Arami Oveid Avi by Rabbi Yosef Adler


The following appears on pages 21-23 of Rabbi Adler’s Haggadah with commentary based on the Shiurim of Rav Joseph B. Soloveitchik.

Lavan Bikeish La’akor Et HaKol,” “Lavan attempted to eradicate everything,” states the Haggadah. Virtually all commentators find it difficult to identify the source which indicates that Lavan attempted to do so. The Gra says that, indeed, there is no explicit source. But that is precisely the point. There are times when our enemies fully announce their intentions to eradicate Am Yisrael. At other times they contemplate the idea but do not state their intentions publicly. HaKadosh Baruch Hu, the “Chofeis Kol Chadrei Baten UVochein Kelayot VaLeiv,” who inspects our innermost thoughts, is aware of their intentions and destroys them as well. Proof to this idea is Lavan, whose intention to destroy is not documented, but “HaKadosh Baruch Hu Matzileinu MiYado,” “Hashem saves us from his hand.”

Based on comments the Rav made on Parashat VaYeitzei, we can identify a textual source to support the Ba’al Haggadah’s contention. The Torah states, “VaYar Yaakov Et Penei Lavan VeHineih Einenu Imo KiTemol Shilshom,” “Yaakov noticed,” that after twenty years of faithful service, his father-in-law “Lavan was no longer pleased with him” (BeReishit 31:2). HaKadosh Baruch Hu appears to him and tells him to return to Eretz Kena’an; upon receiving this command, Yaakov picks up his entire family and leaves suddenly without saying goodbye to his father-in-law. Lavan pursues Yaakov and complains that he did not even have an opportunity to bid farewell to his children and grandchildren. Then, the critical Pesukim dictate, “VeAtah Lechah Nichretah Verit Ani VaAtah,” “Let us sign a covenant, you and I” (31:44). When analyzing this Pasuk one must keep in mind that there are two different types of covenants. One indicates that the two parties will pursue a common goal, a shared destiny and pledge to help one another: there will be interaction between their respective cultures and there should be no hesitancy to intermarry with one another. There is, however, a different type of covenant where the two parties have no interest in pursuing a common path. The agreement consists exclusively in respecting each other’s independence. “I will not attack you, and you will not attack me.” Yaakov agrees with Lavan to establish a covenant.

However, Yaakov and Lavan have opposing visions as to what the covenant will represent. “VaYikach Yaakov Aven VaYrimeha Matzeivah,” “Yaakov takes a single stone, making it a monument” (31:45). “VaYomer Yaakov LeEchav Liketu Avanim,” “Yaakov tells the clan of Lavan (see Ramban) to gather stones” (31:46). For Yaakov, the symbol of the covenant is the single stone which shall erect a barrier between his family and Lavan’s. On the other hand, from Lavan’s perspective, the symbol of the covenant is the gathering of many stones, of different cultures and values, and merging them together. In confirming his understanding of the covenant, Lavan states, “Elohei Avraham VEilohei Nachor Yishpetu Veineinu,” “The god of Avraham and the god of Nachor should judge between us” (31:53). Avraham, in his early age, was an idolater, just as Nachor was. It is this god, the god the pagans worshipped, that should serve as witness to the covenant, because Lavan would like to merge the two traditions. But Yaakov—“VaYishava Yaakov BeFachad Aviv Yitzchak,” “Yaakov swore by the God of his father Yitzchak” (ibid.)—but this God did not include Avraham’s. His understanding of the covenant is to be confirmed exclusively by the God of Yitzchak—Yitzchak, who served HaKadosh Baruch Hu his entire life.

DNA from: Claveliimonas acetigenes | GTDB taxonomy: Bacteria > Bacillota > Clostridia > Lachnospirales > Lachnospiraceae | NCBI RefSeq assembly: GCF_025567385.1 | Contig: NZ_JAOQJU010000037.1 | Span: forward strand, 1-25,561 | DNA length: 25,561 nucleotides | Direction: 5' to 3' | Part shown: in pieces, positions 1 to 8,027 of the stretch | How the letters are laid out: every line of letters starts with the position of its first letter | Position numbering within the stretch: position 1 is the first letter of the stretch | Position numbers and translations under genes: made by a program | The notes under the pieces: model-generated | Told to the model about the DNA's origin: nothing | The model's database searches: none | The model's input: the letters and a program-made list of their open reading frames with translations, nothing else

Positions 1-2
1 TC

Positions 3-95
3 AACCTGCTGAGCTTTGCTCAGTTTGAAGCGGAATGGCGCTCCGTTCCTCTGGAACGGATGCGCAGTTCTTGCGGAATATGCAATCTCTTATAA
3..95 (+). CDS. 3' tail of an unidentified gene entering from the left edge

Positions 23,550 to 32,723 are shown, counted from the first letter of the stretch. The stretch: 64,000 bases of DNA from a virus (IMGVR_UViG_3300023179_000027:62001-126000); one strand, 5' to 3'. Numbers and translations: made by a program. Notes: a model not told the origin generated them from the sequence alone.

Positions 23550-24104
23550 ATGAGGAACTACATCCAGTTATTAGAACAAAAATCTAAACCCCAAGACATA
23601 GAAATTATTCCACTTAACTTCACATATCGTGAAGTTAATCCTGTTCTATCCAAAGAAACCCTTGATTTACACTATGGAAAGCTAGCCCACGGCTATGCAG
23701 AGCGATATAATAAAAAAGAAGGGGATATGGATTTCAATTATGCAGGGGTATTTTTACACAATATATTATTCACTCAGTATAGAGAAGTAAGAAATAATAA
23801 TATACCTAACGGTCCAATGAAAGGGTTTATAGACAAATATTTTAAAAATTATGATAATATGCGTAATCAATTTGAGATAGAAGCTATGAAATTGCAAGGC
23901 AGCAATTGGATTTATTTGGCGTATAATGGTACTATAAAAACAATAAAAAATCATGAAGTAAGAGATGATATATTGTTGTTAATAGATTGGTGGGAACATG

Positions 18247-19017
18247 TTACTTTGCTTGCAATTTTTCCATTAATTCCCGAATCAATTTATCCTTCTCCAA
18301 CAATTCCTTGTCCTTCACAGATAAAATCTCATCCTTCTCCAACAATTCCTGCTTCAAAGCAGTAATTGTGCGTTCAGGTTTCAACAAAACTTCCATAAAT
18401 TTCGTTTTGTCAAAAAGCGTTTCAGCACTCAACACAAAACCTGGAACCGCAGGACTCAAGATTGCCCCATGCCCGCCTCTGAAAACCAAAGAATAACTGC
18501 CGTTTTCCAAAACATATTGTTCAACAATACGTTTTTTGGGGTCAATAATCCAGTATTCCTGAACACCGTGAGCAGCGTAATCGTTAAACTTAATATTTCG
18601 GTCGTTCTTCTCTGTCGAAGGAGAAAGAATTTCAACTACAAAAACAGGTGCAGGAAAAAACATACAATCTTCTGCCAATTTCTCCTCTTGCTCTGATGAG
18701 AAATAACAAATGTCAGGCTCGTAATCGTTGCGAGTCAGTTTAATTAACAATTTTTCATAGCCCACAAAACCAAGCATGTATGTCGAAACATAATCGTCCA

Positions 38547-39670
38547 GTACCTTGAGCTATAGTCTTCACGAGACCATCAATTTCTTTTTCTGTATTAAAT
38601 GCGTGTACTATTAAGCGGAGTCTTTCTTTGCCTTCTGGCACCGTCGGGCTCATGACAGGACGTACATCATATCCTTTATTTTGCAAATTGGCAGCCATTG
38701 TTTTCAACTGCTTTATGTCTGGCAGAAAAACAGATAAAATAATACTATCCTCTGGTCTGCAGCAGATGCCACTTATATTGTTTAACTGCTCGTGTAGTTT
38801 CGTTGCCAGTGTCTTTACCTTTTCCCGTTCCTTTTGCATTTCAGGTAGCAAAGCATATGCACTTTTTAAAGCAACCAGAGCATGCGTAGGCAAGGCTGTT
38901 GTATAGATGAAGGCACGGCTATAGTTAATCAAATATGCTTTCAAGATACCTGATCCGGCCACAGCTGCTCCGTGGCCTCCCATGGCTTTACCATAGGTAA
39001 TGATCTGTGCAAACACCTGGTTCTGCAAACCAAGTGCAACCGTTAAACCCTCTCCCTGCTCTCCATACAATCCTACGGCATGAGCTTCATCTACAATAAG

At the end of the episode, the Pasuk reads, “VaYizbach Yaakov Zevach BaHar,” “Yaakov slaughtered an offering on the mountain” (31:54)—in preparing the feast, Yaakov slaughters the animal in accordance with the laws of Shechitah (“VeZavachta . . . KaAsheir Tziviticha,” “You shall slaughter . . . as I have commanded you” [Devarim 12:21]). Ramban points out that Yaakov observed Torah law only while living in Israel; however, at this time, Yaakov is still in Chutz LaAretz. Why bother to prepare the meat in accordance with the rules of ritual slaughtering? We see from here that the laws of Kashrut are designed to remind us that social interaction between Jew and Gentile, expressed throughout the world by food and drink, should not exist. Social interaction can lead to more permanent relationships being established which threaten the very fabric of our unique identity. Had Lavan succeeded in convincing Yaakov that his understanding of the covenant should dominate, this, in effect, would have been the end of Kedushat Yisrael and the uniqueness of Am Yisrael. As such, we understand more clearly, “Lavan Bikeish La’akor Et HaKol.”

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